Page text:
After Teisha Winters’ worker’s compensation ended her doctors wanted her off all of her medications. She was taking hydrocodone (Vicodin) and fentanyl, among other medications, for back issues, neuropathy and diabetes. She was concerned about taking medications with such high potential for abuse just to curb her pain.
She needed an alternative and found Nurse Practitioner Brenda Carney, WKTV 2 News reports. Carney works with Winters and other patients to help get them off of those harsh pharmaceuticals with high potential for abuse. As New York expanded its qualifying conditions, CNY Family Nurse Practitioner saw the opportunity to help others to have another option for treating health conditions treated with opioids.
Carney said, “We went into a practice that had a very high opiate-prescription level. And when New York State went ahead and said it was okay to have medical marijuana for different conditions, we thought this might be a really good option for a lot of individuals.”
Winters said, “Workmen’s compensation decided they didn’t want me on anything. Their doctors wanted me off all of my medication. I had to have some sort of alternative. I have never smoked marijuana, but I said, ‘If it works, that’s great.’”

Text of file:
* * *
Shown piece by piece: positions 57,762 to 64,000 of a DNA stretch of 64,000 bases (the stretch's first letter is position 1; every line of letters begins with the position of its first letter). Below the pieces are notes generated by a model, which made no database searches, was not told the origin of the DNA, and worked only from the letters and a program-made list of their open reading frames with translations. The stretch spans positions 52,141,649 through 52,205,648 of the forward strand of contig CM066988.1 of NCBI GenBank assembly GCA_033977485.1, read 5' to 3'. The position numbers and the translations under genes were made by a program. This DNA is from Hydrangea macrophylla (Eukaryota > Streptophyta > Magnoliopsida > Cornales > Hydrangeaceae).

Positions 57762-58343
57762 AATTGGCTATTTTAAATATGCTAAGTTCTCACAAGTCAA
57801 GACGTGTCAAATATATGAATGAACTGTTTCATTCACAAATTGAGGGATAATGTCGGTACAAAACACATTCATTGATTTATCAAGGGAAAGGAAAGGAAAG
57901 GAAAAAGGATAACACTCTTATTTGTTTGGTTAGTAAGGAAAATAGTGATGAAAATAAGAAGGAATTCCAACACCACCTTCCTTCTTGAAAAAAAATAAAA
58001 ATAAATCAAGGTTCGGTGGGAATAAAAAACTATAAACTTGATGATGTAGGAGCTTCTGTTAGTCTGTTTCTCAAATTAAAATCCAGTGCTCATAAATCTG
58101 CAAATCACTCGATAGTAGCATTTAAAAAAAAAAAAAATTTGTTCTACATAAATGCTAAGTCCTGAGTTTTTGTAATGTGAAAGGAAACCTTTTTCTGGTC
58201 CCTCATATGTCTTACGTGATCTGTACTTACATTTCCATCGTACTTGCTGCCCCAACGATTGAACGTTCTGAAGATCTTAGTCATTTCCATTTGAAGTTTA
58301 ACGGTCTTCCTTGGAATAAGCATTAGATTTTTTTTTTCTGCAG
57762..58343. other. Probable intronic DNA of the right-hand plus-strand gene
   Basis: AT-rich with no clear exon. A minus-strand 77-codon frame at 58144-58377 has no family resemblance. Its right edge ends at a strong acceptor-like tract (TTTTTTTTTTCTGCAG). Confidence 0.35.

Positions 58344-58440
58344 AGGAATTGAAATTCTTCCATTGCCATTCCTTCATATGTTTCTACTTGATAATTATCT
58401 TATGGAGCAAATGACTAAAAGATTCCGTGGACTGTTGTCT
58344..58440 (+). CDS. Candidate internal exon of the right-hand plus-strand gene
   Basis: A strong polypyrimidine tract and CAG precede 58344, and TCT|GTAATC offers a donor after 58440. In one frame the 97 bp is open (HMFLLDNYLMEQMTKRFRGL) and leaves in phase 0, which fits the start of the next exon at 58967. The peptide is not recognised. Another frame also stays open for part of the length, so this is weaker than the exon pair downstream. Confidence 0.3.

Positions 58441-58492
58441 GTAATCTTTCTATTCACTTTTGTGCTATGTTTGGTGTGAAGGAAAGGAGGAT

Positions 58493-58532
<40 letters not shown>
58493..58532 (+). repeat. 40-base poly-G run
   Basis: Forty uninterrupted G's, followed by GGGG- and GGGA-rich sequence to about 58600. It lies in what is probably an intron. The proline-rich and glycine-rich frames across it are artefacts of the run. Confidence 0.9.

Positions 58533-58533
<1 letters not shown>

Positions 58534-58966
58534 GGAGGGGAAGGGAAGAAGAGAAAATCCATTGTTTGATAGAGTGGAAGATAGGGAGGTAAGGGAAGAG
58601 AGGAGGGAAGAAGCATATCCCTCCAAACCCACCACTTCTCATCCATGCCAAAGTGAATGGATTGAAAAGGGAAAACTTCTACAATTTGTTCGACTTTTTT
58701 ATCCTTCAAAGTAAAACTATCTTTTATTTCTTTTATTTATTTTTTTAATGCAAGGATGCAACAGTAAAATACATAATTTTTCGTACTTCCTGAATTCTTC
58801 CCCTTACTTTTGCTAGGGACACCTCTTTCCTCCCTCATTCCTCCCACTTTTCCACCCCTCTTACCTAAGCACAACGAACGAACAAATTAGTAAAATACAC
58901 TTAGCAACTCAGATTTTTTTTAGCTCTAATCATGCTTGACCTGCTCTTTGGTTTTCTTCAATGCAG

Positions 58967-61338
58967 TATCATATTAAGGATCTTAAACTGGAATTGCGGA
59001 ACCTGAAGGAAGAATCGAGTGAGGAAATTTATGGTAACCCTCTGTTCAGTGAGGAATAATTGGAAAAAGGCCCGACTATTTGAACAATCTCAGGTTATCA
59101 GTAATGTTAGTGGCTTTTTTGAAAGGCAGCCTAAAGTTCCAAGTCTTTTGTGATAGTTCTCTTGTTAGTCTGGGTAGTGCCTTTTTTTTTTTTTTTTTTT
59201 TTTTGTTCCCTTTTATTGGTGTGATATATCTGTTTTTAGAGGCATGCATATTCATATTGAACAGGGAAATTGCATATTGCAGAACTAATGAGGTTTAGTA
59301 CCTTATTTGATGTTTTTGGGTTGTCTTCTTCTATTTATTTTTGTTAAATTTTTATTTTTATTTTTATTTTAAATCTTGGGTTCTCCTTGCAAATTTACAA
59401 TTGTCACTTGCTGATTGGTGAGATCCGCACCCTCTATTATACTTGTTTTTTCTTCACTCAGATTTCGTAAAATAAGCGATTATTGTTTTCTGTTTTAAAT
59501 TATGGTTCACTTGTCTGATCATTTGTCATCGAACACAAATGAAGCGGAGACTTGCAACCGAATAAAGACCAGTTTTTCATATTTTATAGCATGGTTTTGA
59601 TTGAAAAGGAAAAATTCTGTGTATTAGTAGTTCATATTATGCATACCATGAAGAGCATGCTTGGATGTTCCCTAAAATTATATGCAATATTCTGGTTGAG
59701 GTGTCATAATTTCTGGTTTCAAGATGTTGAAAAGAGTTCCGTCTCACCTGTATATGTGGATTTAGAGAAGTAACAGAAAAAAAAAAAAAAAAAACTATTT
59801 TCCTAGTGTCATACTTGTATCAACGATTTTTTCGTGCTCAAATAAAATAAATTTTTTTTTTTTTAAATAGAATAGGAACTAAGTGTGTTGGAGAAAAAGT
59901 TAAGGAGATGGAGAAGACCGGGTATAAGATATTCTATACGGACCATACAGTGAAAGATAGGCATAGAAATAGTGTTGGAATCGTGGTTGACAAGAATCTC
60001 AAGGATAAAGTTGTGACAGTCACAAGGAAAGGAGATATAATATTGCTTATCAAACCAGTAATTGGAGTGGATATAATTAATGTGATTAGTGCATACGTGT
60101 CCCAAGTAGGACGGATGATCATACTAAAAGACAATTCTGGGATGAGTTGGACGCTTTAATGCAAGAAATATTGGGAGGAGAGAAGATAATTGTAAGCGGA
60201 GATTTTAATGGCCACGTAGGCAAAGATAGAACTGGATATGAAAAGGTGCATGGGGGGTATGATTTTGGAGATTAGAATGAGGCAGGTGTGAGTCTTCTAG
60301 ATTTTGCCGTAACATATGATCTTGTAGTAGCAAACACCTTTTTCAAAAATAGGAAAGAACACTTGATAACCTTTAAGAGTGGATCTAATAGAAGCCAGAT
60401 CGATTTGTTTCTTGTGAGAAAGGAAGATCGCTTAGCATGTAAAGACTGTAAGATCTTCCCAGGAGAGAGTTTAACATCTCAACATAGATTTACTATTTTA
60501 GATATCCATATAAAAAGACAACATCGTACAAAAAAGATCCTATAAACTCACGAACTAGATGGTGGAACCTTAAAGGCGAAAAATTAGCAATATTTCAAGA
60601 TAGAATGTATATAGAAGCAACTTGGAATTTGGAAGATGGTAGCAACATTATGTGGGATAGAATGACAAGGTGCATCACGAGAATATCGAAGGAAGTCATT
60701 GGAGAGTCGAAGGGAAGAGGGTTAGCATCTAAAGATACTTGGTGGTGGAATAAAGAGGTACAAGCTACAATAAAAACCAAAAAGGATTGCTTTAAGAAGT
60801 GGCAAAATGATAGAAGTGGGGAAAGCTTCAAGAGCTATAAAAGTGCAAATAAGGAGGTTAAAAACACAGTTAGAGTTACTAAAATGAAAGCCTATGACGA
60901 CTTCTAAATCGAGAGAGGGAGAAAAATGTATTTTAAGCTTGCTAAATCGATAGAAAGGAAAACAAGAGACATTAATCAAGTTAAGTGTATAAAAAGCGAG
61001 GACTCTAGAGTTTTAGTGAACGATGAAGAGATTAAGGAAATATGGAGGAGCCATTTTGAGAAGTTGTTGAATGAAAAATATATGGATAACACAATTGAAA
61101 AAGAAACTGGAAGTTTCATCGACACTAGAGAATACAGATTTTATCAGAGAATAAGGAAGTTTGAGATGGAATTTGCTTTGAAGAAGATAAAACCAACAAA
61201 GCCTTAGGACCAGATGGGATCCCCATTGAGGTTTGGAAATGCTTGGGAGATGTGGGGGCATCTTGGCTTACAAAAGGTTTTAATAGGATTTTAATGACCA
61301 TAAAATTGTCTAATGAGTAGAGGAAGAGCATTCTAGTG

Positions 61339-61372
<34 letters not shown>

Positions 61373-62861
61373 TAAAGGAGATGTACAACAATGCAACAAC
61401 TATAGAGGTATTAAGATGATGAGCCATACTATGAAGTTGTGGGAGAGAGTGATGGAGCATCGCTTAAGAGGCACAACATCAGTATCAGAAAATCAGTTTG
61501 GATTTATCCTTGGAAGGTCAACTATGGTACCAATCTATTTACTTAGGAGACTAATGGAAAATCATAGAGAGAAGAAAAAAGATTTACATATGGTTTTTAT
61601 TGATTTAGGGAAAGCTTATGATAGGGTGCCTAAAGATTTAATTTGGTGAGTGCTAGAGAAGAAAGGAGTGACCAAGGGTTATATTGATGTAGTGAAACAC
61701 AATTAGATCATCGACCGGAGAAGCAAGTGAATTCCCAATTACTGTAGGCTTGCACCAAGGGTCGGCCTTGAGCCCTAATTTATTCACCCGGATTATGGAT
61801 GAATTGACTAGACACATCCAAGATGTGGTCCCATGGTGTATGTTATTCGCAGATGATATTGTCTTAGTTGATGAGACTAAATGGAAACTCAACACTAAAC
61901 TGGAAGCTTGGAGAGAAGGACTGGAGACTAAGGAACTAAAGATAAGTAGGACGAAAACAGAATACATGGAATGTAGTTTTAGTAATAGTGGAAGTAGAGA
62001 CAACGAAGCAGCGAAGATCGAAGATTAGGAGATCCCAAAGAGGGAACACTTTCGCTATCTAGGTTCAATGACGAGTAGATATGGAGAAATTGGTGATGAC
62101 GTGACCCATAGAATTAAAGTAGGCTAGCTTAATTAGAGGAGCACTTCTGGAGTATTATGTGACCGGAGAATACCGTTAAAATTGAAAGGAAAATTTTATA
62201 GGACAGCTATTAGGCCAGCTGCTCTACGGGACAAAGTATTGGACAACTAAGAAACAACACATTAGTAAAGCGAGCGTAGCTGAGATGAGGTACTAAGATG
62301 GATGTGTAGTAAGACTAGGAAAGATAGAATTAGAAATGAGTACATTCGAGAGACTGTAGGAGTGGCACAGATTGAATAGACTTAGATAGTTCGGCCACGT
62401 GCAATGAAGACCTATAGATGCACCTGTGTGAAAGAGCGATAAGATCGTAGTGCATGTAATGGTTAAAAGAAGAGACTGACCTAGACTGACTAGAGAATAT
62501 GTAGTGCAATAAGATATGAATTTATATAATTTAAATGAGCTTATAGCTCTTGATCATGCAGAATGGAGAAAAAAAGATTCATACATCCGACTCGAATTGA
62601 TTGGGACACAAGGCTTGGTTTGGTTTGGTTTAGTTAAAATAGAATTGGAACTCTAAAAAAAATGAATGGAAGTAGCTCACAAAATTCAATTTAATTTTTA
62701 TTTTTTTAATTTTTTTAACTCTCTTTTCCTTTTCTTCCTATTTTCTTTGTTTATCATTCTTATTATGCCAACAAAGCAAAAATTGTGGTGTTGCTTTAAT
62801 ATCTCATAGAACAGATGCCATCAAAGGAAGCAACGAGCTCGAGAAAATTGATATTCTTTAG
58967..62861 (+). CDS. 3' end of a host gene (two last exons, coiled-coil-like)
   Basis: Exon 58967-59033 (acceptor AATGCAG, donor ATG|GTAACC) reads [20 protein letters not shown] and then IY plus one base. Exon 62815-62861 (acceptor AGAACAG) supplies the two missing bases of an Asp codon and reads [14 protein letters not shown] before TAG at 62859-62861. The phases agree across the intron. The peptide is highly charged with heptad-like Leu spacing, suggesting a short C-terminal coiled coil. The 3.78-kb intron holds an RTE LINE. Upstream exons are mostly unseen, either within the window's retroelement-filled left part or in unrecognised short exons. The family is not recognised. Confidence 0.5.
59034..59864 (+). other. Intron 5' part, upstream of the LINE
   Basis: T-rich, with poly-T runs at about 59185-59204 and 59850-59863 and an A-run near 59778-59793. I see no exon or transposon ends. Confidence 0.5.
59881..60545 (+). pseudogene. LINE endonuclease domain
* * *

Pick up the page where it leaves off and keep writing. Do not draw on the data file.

Several different types of doctors refer patients to Carney.
She said, “Diabetics with neuropathy, it’s helping people with irritable bowel syndrome, the chronic pain, obviously seizures, movement disorders, Parkinsons-type disorders.”
Patients are reducing their doses and getting off of the pills one medication at a time.
Winters said, “I’m down to taking only the muscle relaxer when I need it, and the hydrocodone. I am off the fentanyl.”
Winters spends between $70 and $200 per month on medical marijuana to treat her pain. Carney says that she has patients that have stopped taking pain medications, neuropathy medications and anxiety medications while reducing the overall number of medications taken.